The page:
pocket. My friend, we want to understand each other fully what our wishes are. We are prepared to close our treaty today and make an agreement with you, but we want to make a good agreement. We have set before each other certain propositions and I wish them to be included in the treaty. After we have the agreement written out and before we commence to sign it we want to place our grievances before you. We will have these things written out and ready. The act of 1889 will be one of our grievances. The treaty that we are going to make is going to be a new law, and the grievances that I refer to is on account of the act of 1889. After we have submitted these different things we will be ready to sign the agreement, which, however, will not be binding until Congress ratifies it.
GAY BAY GAH BOW OINCE:- You have listened to the man that has just got through talking. He was authorized to talk to you. The territory that he spoke about was the property that we thought the most of. This is one reason why we want to make a good treaty for it. The reservation that will remain after ceding the western portion we wish you to do all in your power to help us hold it as a permanent reservation. This is the main thing that we wish to include in the agreement; that we are going to hold this reservation. It must be distinctly understood in the agreement, that we shall hold this reservation after we have ceded the land you are asking us for.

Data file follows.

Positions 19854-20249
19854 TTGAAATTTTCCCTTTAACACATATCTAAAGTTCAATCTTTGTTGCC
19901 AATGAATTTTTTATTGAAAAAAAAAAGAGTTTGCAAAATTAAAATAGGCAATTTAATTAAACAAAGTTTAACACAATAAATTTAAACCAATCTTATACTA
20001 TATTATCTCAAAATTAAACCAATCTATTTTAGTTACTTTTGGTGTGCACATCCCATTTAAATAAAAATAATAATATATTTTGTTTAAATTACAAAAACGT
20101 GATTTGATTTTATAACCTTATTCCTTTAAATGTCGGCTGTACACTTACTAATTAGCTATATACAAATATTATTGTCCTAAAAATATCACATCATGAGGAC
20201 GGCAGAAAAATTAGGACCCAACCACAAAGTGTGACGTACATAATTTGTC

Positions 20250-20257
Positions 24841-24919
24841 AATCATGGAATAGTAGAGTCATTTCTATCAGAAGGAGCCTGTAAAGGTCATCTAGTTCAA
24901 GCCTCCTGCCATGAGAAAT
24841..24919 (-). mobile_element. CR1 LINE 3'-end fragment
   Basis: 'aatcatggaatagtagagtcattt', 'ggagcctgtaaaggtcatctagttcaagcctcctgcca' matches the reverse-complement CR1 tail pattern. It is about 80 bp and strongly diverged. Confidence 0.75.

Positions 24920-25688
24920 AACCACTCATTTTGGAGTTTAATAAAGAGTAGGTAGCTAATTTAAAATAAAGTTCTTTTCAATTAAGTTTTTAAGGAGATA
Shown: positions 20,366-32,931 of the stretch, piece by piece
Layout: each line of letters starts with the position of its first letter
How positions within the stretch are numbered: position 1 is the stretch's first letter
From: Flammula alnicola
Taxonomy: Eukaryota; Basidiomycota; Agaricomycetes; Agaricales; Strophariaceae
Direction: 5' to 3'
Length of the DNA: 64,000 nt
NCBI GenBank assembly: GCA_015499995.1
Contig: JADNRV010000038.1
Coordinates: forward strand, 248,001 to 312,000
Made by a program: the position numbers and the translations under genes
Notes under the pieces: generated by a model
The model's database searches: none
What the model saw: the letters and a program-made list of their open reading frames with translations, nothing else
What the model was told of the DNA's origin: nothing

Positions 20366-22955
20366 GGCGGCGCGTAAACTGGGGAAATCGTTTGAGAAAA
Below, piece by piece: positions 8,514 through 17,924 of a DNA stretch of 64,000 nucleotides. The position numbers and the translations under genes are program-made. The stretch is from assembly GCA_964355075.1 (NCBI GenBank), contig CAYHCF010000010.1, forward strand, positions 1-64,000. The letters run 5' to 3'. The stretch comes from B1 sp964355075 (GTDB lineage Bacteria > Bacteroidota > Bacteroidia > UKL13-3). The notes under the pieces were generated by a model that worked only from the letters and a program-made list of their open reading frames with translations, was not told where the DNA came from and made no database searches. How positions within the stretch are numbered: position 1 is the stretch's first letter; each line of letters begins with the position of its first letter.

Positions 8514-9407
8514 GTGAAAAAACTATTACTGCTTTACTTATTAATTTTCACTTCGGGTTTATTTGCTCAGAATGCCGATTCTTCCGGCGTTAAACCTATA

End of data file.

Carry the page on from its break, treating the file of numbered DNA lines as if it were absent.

McLAUGHLIN:- My friends, I wish to say that I am very glad to have our friend here who has been so ill, and that he is able to be with us today. He has presented your case in a very commendable manner. And I will have words in the agreement that will as far as possible cover the points raised by your speakers. As I told you the other day I prepare my agreements with great care, so that every word will have but one meaning, no two or more meanings to the same word. I have already been thinking of this matter a great deal and